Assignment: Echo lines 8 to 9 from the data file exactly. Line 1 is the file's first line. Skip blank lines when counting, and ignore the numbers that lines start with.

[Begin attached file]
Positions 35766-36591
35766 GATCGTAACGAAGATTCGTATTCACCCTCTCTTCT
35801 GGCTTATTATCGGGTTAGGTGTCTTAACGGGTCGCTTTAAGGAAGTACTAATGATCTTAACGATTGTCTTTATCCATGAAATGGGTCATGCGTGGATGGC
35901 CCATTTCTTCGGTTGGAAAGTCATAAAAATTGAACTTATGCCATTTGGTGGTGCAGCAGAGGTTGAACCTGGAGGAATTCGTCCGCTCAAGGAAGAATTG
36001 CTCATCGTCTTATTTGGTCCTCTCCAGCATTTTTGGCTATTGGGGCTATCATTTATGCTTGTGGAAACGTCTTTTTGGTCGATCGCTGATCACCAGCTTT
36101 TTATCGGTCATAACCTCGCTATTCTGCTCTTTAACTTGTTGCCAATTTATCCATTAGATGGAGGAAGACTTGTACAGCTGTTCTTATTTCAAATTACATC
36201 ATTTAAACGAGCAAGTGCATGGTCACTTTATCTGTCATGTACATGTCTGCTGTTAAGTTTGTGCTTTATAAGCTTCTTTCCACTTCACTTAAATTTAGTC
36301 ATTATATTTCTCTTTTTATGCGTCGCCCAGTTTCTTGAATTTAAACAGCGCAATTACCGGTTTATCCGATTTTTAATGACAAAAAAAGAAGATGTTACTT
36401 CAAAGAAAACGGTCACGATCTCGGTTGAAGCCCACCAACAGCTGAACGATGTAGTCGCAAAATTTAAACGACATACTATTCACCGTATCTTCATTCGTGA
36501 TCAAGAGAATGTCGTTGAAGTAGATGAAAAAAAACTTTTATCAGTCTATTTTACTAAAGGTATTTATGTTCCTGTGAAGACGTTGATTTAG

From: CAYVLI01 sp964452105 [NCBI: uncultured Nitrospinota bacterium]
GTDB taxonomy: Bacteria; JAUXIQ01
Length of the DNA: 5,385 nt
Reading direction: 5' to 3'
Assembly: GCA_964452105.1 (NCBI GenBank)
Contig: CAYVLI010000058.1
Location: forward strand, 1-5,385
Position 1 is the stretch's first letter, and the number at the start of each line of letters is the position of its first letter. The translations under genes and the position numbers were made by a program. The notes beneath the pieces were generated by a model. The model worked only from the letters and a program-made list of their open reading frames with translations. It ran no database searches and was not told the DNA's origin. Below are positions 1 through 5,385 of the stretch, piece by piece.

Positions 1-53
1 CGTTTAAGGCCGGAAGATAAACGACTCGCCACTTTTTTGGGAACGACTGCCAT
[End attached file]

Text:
36301 ATTATATTTCTCTTTTTATGCGTCGCCCAGTTTCTTGAATTTAAACAGCGCAATTACCGGTTTATCCGATTTTTAATGACAAAAAAAGAAGATGTTACTT
36401 CAAAGAAAACGGTCACGATCTCGGTTGAAGCCCACCAACAGCTGAACGATGTAGTCGCAAAATTTAAACGACATACTATTCACCGTATCTTCATTCGTGA